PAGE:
No Connection Between Suicide Terrorism and Islamic fundamentalism; U.S. "War on Terrorism" Fuels More Terrorist Acts
From the New York Times:
September 22, 2003
Dying to Kill Us
By ROBERT A. PAPE
CHICAGO — Suicide terrorism has been on the rise around the world for two decades, but there is great confusion as to why. Since many such attacks — including, of course, those of Sept. 11, 2001 — have been perpetrated by Muslim terrorists professing religious motives, it might seem obvious that Islamic fundamentalism is the central cause. This presumption has fueled the belief that future 9/11's can be avoided only by a wholesale transformation of Muslim societies, which in turn was a core reason for broad public support of the invasion of Iraq.
However, this presumed connection between suicide terrorism and Islamic fundamentalism is wrongheaded, and it may be encouraging domestic and foreign policies that are likely to worsen America's situation.
I have spent a year compiling a database of every suicide bombing and attack around the globe from 1980 to 2001 — 188 in all. It includes any attack in which at least one terrorist killed himself or herself while attempting to kill others, although I excluded attacks authorized by a national government, such as those by North Korea against the South. The data show that there is little connection between suicide terrorism and Islamic fundamentalism, or any religion for that matter. In fact, the leading instigator of suicide attacks is the Tamil Tigers in Sri Lanka, a Marxist-Leninist group whose members are from Hindu families but who are adamantly opposed to religion (they have have committed 75 of the 188 incidents).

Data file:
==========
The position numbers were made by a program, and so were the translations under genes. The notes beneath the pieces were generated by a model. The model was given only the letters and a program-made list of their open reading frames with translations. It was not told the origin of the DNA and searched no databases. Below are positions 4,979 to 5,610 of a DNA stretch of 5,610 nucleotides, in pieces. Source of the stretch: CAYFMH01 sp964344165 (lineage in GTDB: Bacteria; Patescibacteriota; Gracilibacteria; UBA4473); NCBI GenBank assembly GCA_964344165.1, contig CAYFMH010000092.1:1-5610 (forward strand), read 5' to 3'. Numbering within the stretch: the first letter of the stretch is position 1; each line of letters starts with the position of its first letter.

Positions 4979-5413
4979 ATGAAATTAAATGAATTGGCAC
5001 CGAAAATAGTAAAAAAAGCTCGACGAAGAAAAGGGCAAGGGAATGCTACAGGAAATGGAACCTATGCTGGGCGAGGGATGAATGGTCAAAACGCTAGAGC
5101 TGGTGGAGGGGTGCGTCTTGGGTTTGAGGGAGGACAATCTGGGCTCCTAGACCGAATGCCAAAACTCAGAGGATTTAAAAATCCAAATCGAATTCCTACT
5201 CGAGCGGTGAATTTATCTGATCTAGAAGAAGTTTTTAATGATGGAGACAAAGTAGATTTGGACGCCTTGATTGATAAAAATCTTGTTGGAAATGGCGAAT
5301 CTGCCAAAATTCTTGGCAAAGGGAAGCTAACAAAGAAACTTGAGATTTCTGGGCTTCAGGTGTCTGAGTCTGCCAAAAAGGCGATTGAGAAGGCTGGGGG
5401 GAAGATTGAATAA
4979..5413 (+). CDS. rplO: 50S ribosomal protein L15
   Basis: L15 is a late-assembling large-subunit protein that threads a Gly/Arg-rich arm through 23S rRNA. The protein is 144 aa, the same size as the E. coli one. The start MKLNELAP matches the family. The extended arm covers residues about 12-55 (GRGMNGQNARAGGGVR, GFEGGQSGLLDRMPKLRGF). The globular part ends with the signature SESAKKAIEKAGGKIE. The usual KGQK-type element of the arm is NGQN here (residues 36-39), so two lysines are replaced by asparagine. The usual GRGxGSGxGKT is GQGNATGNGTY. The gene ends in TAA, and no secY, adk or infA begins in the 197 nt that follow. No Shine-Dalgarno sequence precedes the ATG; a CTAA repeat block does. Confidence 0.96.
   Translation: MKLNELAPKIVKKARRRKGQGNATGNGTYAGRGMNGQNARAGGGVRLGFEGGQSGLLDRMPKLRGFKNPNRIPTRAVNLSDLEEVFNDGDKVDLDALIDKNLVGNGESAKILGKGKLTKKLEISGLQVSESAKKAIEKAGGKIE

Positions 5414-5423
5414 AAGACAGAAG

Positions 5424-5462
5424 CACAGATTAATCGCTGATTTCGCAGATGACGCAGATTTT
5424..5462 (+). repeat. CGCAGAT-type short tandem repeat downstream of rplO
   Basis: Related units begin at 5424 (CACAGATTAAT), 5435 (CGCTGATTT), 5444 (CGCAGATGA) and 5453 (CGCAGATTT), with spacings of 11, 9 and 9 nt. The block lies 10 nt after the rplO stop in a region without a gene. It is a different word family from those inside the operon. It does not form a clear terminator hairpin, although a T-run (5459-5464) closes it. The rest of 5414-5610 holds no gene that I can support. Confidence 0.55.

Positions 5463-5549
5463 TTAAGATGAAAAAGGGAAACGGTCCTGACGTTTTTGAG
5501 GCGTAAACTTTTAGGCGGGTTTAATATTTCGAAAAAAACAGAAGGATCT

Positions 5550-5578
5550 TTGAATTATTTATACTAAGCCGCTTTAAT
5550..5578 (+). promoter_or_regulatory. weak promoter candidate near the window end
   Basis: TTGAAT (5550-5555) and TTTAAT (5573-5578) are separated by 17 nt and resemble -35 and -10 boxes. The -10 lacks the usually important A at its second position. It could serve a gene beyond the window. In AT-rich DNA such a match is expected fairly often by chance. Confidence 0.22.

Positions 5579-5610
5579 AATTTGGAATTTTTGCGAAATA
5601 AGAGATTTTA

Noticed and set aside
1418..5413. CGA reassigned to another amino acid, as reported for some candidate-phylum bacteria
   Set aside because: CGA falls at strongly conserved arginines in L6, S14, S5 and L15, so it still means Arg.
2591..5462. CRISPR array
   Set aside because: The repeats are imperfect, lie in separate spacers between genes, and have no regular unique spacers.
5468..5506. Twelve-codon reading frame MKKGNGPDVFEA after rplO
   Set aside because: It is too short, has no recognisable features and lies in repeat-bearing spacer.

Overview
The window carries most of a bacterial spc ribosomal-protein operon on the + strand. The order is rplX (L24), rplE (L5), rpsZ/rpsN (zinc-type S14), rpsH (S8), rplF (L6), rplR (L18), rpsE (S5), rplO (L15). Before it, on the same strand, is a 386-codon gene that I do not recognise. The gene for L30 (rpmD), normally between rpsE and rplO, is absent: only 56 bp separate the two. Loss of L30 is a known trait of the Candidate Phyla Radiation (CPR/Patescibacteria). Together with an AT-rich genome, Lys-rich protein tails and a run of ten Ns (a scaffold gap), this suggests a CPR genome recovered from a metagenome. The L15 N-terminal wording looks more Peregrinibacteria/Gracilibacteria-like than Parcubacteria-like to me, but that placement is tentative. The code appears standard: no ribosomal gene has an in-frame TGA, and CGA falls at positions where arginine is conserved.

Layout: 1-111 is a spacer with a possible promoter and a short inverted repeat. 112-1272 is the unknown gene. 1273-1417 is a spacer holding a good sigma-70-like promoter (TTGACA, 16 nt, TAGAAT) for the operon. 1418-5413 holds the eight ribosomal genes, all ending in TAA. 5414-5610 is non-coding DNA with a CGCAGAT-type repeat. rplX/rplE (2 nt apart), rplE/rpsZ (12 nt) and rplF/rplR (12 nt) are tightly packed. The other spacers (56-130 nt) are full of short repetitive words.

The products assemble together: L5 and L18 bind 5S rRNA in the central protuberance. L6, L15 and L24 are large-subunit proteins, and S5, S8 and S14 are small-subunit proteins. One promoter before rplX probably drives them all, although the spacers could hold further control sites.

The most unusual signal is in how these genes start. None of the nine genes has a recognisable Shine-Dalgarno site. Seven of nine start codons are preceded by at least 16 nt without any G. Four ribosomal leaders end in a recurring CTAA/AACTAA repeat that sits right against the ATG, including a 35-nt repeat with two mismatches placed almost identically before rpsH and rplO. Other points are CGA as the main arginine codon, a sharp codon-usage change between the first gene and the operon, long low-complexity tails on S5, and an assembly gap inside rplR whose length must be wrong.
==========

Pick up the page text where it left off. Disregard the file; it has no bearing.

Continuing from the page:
Rather, what nearly all suicide terrorist campaigns have in common is a specific secular and strategic goal: to compel liberal democracies to withdraw military forces from territory that the terrorists consider to be their homeland. Religion is rarely the root cause, although it is often used as a tool by terrorist organizations in recruiting and in other efforts in service of the broader strategic objective.
Three general patterns in the data support my conclusions. First, nearly all suicide terrorist attacks occur as part of organized campaigns, not as isolated or random incidents. Of the 188 separate attacks in the period I studied, 179 could have their roots traced to large, coherent political or military campaigns.